Sunday, December 9, 2012

Made in the USA

"Made in USA" seems to be the mantra of the day. More and more people feel that the only way to improve our country's economy is by having more jobs here. However, there has to be an incentive for people to make goods here. And that stimulus is people preferring to buy products from America. When you buy American-made products, you encourage producers to hire more people, and that improves the economy. Sounds simple doesn't it?

Let’s take a step back for a moment and ask what "Made in USA" really means? To understand this better let me tell you a little bit about my experience. I started Zahoomi with the intention of helping local sellers. My goal was to connect buyers with sellers located close by, and thus help improve the local economy by keeping the money within the community. Zahoomi was (and is) set up to show stores closest to you first. It was my way of making sure the local sellers got exposure to buyers rather than being lost in the sea of sellers from all over the USA or the world.

After spending time to find my bearings, I decided to go back to my original vision and restrict Zahoomi to US sellers only. That decision made, I was all ready to join the "Made in the USA" bandwagon, when I decided to do some research to educate myself as to what it really meant. 

U.S. federal law defines when a product can be advertised as "Made in USA":
For a product to be called Made in USA, or claimed to be of domestic origin without qualifications or limits on the claim, the product must be "all or virtually all" made in the U.S. The term "United States," as referred to in the Enforcement Policy Statement, includes the 50 states, the District of Columbia, and the U.S. territories and possessions.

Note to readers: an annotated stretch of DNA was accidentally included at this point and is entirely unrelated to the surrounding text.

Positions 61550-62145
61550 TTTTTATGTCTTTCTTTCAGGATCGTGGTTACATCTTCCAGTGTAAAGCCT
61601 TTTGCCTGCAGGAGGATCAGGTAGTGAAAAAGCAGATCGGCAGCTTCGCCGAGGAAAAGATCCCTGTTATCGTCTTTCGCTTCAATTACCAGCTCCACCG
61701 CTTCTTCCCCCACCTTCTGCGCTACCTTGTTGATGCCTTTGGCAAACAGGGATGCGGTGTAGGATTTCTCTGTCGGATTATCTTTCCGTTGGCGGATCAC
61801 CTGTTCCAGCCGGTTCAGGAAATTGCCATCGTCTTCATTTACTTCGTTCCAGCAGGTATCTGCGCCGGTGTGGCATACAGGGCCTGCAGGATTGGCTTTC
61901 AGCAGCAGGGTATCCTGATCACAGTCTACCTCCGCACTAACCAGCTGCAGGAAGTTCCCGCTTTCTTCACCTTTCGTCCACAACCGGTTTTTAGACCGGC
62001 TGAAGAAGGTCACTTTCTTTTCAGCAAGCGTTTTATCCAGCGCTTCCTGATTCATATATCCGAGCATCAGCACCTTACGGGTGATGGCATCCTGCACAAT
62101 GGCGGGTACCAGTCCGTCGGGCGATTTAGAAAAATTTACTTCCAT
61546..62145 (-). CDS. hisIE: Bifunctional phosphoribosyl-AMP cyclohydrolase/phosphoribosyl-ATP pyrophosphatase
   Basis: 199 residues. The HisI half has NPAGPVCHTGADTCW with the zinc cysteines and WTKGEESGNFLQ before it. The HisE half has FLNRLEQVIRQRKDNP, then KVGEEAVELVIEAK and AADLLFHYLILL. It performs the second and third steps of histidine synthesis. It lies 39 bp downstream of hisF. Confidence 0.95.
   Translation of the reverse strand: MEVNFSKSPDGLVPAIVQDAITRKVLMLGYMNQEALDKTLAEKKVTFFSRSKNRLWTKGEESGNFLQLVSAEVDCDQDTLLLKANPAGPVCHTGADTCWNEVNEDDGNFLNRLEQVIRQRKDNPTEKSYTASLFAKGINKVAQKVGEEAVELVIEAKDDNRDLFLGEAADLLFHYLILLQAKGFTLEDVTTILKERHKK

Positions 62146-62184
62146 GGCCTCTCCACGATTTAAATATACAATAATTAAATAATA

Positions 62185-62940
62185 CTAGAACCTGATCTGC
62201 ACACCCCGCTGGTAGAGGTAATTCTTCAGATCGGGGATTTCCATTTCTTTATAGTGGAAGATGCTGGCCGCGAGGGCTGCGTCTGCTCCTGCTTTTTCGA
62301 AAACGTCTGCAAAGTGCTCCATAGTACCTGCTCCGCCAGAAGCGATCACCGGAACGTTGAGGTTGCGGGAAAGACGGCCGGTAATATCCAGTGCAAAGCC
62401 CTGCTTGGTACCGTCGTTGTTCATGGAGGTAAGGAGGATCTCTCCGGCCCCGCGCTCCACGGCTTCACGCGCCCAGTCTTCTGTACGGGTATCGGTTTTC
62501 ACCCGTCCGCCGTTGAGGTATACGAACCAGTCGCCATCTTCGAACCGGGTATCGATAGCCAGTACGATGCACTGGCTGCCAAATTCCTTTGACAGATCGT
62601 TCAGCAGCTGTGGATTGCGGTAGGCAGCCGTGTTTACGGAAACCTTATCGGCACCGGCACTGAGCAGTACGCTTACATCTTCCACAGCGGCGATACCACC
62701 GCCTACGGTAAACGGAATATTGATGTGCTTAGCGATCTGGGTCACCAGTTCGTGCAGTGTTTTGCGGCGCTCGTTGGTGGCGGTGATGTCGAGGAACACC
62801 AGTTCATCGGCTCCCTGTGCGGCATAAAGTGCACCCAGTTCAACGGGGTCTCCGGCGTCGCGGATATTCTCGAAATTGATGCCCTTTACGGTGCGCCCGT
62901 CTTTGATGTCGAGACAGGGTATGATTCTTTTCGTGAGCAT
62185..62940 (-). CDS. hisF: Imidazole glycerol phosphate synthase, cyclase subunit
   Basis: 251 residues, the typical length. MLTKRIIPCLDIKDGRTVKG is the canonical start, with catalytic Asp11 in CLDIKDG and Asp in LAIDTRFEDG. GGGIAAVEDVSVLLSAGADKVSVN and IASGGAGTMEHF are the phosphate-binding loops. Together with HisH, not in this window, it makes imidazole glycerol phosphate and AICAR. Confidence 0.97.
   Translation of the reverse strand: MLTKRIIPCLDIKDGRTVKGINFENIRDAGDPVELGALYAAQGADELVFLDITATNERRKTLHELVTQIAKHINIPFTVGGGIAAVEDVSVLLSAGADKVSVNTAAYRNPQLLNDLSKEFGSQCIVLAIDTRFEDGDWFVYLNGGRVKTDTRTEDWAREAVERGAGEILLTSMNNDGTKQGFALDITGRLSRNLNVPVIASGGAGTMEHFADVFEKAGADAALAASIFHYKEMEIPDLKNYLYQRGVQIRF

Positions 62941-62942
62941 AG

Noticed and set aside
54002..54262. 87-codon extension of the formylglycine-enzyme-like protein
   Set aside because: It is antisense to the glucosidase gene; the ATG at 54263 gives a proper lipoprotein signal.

That web page goes on to give many examples of what can and cannot be labeled as made in the USA. If clothing is made in the USA with material from the USA, then it is made in the USA. If a gold ring is made in the USA from imported gold, it is still not made in the USA. If the majority parts are imported then you can say "Made in USA with imported parts". And falsely advertising that a product is "Made in USA" can be grounds for massive fines!

However, in dealing with lots of sellers on Zahoomi, I knew that many of them worked hard and produced products that may not be called "Made in USA" using the FTC’s definition. An artisan from California who spent hours making the bracelet might have beads made overseas. Does this lessen the effort put into making this product? Although the bracelet was not strictly made in the USA, did this kind of work not generate jobs for people in the US?  

I was in a dilemma. On the one hand I did not want to get into trouble for falsely advertising products as made in the USA when they technically did not qualify for this label. On the other hand, I wanted to support all those who worked hard to produce beautiful products in the USA. After a lot of thought and countless days trying to figure out how to say "(Almost) Made in USA", I decided to simply ask people to shop American and support the American dream.